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Non-GMO
Supports Family Farms
Heirloom

Japanese Hulless Popcorn

Quick Facts:

  • Dates back to the 1920s
  • Once-popular popping variety
  • Tender, pure-white kernels
  • Popped kernels subtly sweet
  • Small statured and prolific

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Quantity: Packet (50 Seeds)

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We ship to all areas of North America including the United States, its territories and outlying islands, and Canada. International orders may incur an additional charge to cover the handling of customs paperwork. Returns are accepted within 30 days of receipt. Full warranty information can be found here.

Japanese Hulless Popcorn

More about Japanese Hulless

Zea mays

Japanese Hulless is an old variety of popcorn dating back to at least the 1920s.  One of the more popular varieties of its time, Japanese Hulless was prized for its tender, pure-white kernels, which have a hint of sweetness when popped.  At the time of its introduction, Japanese Hulless was lauded for its superior eating qualities when compared to White Rice, the predominant popping variety of the day.  Plants stay quite small, usually less than 6-feet, and produce numerous ears per plant, making them an excellent option for the home gardener.  Matures approximately 100 days after sowing.  Each packet contains a minimum of 50 seeds.

Zea mays

Japanese Hulless is an old variety of popcorn dating back to at least the 1920s.  One of the more popular varieties of its time, Japanese Hulless was prized for its tender, pure-white kernels, which have a hint of sweetness when popped.  At the time of its introduction, Japanese Hulless was lauded for its superior eating qualities when compared to White Rice, the predominant popping variety of the day.  Plants stay quite small, usually less than 6-feet, and produce nu... read more
read less

Zea mays

Japanese Hulless is an old variety of popcorn dating back to at least the 1920s.  One of the more popular varieties of its time, Japanese Hulless was prized for its tender, pure-white kernels, which have a hint of sweetness when popped.  At the time of its introduction, Japanese Hulless was lauded for its superior eating qualities when compared to White Rice, the predominant popping variety of the day.  Plants stay quite small, usually less than 6-feet, and produce numerous ears per plant, making them an excellent option for the home gardener.  Matures approximately 100 days after sowing.  Each packet contains a minimum of 50 seeds.
Child holding beans
Child holding heirloom beans

How to Grow Corn

Corn performs best in soil that is well-drained, but also able to hold onto some moisture, as corn tends to use quite a bit of water during its active growth phase.  Working in a healthy dose of well-composted manure in the fall will ensure that the rapidly growing plants receive adequate water and nutrition. 

After danger of frost has passed and soil temps have reached 55 degrees, sow seeds 9-12" apart, 1" deep, in rows 24-36" apart.  To maximize pollination use a paired row or square plot configuration.  Under ideal conditions, germination will occur in 7-10 days.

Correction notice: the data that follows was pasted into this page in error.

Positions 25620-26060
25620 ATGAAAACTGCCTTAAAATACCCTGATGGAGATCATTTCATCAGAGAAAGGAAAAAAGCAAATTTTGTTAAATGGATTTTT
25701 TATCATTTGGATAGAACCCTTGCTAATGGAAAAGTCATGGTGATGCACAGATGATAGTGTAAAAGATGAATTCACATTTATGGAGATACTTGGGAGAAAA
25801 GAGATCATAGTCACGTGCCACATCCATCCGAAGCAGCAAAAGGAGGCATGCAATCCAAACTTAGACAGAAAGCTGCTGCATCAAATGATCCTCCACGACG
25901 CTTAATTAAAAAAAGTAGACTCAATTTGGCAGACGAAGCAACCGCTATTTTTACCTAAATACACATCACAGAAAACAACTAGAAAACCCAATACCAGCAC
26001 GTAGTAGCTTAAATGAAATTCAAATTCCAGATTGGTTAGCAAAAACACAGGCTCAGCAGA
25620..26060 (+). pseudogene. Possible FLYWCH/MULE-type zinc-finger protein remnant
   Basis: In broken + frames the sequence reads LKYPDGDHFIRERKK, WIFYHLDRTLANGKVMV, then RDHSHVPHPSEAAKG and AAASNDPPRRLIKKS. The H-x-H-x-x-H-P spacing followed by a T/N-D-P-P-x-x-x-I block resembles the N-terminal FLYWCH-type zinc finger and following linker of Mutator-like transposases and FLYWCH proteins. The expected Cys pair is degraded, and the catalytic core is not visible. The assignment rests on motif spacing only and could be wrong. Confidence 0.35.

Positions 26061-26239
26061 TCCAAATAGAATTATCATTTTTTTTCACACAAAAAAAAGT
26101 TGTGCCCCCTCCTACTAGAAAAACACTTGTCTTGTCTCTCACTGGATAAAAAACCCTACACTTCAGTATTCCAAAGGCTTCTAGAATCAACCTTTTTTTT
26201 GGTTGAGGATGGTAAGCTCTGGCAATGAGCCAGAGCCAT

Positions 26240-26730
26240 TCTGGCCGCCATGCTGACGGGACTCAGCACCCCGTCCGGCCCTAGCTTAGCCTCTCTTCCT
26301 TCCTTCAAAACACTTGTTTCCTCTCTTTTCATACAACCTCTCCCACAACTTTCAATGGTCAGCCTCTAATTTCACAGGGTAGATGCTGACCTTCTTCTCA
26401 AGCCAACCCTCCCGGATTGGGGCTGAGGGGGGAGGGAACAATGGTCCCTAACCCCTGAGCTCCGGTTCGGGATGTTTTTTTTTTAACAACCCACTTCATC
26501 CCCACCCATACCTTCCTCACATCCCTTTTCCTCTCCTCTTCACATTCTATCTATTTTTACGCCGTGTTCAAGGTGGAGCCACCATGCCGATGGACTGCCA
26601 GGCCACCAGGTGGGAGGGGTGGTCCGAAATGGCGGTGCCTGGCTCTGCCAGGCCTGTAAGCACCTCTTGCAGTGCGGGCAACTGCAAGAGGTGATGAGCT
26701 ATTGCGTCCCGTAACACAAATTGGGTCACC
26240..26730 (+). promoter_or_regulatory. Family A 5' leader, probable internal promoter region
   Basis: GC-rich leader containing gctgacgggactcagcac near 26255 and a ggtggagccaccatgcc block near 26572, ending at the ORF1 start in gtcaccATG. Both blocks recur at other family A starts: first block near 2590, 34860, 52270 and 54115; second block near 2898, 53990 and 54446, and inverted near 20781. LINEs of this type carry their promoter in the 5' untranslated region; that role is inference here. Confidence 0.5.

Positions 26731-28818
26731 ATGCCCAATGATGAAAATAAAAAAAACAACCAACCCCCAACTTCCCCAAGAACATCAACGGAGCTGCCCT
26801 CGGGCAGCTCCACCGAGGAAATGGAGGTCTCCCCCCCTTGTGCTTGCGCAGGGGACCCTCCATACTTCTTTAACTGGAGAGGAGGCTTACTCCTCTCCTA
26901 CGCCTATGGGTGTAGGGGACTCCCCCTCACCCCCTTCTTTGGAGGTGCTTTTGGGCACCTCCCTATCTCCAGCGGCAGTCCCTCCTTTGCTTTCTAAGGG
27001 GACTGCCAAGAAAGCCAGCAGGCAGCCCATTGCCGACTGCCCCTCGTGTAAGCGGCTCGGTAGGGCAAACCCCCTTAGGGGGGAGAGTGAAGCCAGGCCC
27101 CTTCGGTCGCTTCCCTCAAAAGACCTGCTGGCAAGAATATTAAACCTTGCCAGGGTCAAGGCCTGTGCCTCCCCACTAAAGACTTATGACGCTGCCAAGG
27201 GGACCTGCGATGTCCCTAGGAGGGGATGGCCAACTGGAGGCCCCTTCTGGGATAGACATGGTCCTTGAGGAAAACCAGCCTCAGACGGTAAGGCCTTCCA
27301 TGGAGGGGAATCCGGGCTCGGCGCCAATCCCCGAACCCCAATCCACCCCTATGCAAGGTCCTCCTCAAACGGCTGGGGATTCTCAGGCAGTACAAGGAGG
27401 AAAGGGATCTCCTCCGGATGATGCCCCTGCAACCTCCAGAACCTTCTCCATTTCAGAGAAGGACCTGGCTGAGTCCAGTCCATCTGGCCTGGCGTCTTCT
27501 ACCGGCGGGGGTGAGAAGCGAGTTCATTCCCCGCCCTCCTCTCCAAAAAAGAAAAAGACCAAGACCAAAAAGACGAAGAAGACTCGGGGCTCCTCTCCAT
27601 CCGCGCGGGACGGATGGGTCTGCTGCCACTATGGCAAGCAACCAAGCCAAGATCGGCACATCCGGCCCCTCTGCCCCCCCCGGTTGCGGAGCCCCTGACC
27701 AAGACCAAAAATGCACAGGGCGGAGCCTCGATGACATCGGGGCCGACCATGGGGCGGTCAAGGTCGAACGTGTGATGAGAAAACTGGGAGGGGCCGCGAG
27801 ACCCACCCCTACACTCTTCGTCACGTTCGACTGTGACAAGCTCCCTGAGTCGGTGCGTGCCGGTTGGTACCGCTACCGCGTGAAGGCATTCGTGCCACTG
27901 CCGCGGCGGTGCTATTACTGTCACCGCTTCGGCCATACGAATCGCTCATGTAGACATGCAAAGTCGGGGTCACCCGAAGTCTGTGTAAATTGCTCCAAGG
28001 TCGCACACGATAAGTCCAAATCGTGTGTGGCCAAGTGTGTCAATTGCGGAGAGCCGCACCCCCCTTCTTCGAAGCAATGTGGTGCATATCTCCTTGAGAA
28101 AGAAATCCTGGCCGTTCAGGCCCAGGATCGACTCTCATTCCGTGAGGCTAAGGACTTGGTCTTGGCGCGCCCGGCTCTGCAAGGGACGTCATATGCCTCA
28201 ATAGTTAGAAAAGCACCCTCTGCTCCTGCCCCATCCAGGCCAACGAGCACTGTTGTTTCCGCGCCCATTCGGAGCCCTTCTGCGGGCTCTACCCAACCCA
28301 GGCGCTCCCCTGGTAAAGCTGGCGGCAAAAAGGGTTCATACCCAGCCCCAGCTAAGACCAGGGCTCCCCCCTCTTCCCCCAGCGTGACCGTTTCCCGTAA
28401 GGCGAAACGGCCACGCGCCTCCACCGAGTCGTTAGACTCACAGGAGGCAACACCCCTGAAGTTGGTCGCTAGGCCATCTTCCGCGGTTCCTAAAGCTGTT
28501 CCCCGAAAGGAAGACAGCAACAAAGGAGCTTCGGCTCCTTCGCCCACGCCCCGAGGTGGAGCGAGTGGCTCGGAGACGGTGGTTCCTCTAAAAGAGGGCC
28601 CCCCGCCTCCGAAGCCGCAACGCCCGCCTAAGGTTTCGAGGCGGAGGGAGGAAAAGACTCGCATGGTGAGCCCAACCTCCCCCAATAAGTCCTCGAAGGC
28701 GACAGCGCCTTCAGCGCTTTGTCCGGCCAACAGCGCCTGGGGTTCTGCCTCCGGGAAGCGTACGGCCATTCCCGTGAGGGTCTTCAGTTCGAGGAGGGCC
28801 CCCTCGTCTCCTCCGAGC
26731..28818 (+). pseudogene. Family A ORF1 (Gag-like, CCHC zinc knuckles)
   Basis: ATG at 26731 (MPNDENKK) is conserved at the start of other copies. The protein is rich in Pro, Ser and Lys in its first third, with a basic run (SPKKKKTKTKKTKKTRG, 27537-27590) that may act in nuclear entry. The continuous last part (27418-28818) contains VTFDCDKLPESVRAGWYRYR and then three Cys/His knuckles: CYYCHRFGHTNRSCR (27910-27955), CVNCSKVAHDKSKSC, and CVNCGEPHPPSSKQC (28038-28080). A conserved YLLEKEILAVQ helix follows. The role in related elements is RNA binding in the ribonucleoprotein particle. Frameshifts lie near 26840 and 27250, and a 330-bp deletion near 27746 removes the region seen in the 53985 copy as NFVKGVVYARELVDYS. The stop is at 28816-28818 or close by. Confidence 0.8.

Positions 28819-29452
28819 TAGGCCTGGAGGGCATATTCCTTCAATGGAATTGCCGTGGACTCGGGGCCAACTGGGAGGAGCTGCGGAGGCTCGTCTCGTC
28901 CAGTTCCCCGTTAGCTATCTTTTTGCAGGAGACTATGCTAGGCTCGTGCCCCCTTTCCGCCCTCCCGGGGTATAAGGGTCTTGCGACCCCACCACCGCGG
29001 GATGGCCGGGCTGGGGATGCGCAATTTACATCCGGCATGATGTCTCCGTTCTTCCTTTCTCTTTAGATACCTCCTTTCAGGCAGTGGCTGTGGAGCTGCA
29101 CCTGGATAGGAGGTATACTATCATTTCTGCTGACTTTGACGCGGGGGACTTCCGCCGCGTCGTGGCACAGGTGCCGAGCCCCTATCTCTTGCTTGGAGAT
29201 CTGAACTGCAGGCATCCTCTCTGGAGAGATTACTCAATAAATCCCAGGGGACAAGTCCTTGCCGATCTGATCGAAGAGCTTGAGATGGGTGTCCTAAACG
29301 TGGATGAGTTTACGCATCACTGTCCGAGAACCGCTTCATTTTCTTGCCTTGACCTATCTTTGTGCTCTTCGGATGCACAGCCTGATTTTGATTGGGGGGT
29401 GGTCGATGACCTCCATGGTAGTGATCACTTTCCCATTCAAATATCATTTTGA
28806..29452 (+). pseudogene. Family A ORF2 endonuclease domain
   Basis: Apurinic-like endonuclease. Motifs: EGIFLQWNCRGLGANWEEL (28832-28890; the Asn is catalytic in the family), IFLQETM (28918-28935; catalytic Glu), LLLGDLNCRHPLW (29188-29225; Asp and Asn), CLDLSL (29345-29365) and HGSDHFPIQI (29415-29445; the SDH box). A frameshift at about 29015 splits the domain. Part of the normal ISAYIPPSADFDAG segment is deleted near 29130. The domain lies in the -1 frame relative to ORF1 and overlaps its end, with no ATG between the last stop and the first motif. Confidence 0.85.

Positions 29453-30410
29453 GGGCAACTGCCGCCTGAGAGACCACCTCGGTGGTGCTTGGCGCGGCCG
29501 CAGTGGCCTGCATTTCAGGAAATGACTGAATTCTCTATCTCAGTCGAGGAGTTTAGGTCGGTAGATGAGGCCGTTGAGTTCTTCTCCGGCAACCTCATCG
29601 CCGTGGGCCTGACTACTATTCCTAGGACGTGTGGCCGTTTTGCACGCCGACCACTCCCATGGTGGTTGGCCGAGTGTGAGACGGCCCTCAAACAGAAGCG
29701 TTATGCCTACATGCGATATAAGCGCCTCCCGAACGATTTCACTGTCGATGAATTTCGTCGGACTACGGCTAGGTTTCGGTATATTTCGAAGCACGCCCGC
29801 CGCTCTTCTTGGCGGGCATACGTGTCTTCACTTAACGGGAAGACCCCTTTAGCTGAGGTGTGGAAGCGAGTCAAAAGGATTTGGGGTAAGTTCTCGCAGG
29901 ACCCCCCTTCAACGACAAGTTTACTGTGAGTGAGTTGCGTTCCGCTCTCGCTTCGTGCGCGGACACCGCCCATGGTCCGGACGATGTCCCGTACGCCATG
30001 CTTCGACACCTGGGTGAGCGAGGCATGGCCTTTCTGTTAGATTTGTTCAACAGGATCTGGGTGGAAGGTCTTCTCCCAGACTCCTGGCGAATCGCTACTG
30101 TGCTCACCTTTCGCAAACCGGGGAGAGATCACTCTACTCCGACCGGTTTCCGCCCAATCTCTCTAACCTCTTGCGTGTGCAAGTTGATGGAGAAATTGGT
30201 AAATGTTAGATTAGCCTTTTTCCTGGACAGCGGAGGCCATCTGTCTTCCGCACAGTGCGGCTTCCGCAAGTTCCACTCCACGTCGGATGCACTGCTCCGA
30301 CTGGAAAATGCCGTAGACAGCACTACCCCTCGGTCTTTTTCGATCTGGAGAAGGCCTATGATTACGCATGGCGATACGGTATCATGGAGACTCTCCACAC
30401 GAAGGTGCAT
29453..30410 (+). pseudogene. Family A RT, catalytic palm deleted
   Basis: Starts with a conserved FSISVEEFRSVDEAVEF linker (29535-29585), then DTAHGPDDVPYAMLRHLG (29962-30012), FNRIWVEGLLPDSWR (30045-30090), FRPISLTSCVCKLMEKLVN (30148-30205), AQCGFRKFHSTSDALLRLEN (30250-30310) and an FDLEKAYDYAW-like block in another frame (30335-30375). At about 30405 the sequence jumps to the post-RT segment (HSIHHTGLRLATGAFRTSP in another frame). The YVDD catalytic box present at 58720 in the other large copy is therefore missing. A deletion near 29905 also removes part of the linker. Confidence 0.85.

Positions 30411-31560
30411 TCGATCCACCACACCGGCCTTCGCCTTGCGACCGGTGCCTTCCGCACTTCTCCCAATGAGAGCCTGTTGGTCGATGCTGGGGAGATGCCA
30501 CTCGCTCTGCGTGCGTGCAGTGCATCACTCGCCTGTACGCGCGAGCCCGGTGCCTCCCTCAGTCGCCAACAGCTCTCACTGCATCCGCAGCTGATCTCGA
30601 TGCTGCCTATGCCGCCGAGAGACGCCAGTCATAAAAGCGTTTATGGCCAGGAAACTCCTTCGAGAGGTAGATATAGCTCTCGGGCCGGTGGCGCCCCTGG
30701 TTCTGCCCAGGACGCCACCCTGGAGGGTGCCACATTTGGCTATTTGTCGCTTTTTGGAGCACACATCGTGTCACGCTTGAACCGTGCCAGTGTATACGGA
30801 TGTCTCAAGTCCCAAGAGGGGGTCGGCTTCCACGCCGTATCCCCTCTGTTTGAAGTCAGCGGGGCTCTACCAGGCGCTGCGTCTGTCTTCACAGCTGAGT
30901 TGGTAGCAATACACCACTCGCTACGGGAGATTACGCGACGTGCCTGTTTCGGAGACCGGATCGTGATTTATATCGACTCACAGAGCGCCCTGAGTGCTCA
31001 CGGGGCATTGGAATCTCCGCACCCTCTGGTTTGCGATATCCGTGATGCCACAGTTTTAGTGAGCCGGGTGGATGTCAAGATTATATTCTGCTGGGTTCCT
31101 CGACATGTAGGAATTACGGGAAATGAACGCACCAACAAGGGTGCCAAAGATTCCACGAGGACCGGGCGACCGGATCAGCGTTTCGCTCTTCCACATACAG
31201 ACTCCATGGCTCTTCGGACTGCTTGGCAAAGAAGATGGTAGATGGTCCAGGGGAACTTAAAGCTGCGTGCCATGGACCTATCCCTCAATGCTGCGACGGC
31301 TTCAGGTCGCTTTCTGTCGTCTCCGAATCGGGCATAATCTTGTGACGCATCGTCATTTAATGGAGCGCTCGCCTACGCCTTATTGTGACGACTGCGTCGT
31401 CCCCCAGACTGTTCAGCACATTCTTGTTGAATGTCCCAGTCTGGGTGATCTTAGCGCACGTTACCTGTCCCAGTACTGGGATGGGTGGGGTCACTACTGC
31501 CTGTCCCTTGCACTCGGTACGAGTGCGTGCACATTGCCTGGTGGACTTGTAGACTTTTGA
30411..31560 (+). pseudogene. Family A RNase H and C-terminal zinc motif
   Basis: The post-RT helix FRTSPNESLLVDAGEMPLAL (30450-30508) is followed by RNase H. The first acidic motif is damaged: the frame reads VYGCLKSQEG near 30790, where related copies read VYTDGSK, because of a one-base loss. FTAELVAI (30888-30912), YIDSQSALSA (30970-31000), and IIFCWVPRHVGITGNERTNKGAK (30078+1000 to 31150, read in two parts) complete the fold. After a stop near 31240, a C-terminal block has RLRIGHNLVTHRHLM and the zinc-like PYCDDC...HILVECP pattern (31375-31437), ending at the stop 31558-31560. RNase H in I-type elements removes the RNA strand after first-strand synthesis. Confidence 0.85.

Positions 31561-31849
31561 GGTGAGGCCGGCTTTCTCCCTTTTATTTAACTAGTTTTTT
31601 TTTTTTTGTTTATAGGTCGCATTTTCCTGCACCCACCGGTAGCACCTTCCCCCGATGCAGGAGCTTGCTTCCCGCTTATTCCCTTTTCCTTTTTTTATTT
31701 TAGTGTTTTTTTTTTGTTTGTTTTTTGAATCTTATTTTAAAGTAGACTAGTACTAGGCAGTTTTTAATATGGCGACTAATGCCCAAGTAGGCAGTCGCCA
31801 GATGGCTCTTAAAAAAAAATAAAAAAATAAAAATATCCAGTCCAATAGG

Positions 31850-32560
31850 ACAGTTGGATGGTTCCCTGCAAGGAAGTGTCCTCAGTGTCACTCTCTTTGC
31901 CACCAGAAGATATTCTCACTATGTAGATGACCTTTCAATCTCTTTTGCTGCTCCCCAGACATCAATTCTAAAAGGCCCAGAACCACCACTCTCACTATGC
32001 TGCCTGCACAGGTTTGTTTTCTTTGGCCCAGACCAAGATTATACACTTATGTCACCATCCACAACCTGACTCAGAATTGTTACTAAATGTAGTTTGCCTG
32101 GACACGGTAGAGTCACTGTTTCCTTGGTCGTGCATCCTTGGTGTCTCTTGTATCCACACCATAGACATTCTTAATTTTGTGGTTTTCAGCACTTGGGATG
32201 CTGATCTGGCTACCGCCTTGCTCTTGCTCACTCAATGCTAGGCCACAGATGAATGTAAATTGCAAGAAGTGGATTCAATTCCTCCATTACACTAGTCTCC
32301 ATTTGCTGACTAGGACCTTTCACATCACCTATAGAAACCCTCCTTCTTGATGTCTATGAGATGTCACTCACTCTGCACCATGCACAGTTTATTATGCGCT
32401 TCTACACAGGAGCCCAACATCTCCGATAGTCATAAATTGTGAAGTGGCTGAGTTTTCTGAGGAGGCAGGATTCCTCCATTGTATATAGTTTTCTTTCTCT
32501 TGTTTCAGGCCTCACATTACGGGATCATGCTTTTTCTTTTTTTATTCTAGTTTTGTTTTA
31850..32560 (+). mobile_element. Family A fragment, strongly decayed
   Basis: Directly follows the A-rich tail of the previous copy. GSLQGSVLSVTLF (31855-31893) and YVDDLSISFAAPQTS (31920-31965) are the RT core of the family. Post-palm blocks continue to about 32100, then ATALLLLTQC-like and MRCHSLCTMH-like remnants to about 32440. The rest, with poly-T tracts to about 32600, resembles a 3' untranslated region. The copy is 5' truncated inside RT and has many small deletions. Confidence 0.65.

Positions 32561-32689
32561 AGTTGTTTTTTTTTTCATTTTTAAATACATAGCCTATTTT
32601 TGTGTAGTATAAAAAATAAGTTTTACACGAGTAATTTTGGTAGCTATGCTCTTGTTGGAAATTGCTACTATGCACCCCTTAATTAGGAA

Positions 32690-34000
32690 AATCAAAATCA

Not recommended

Insect Pests

Biological controls such as Bacillus thuringiensis can be effecting in controlling common corn pests like corn borer and earworm.  Aphids, Japanese beetles, and other hard-shelled insects can be controlled with a simple homemade insecticidal soap solution.

Diseases & Other Problems

Corn is susceptible to a number of plant diseases.  Consult your local extension office to learn which diseases are most prevalent in your region. Crop rotation, tillage, and removal of plant debris are all effective tools in managing common corn diseases.

Sweet corn is ready to harvest approximately 21 days after pollination. At peak, the kernel tips should be rounded and glossy. Shelling corn can be harvested once the husks have dried and the kernels have sufficiently hardened.  To test for maturity, pull back the husk and remove a kernel from the ear.  If the tip at the base of the kernel breaks off to reveal a brown "abscission" layer, the ears are ready to harvest.

CONSIDERATIONS:

To maintain genetic diversity, save seed from at least 50 to 100 plants.  If open-pollinated, plants should be isolated from other corn varieties by at least 1/4 mile.  Otherwise, hand-pollination can be performed.

HARVESTING SEED:

Wait until ears have reached full maturity and the kernels cannot be pierced by your fingernail. Peel back the husk and harvest the ear by pulling down and twisting. Place in a mesh bag or basket and allow to continue to dry for two weeks. Shell ears using a manual corn shelling tool or tightly grip a gloved hand around the ear and twist to separate the kernels from the cob. Winnow to remove any chaff and store in an airtight container until ready to use.

SEED LONGETIVITY:

Corn seeds will maintain 50% viability for three years when stored in a cool, dark place.

Hand pollinating corn

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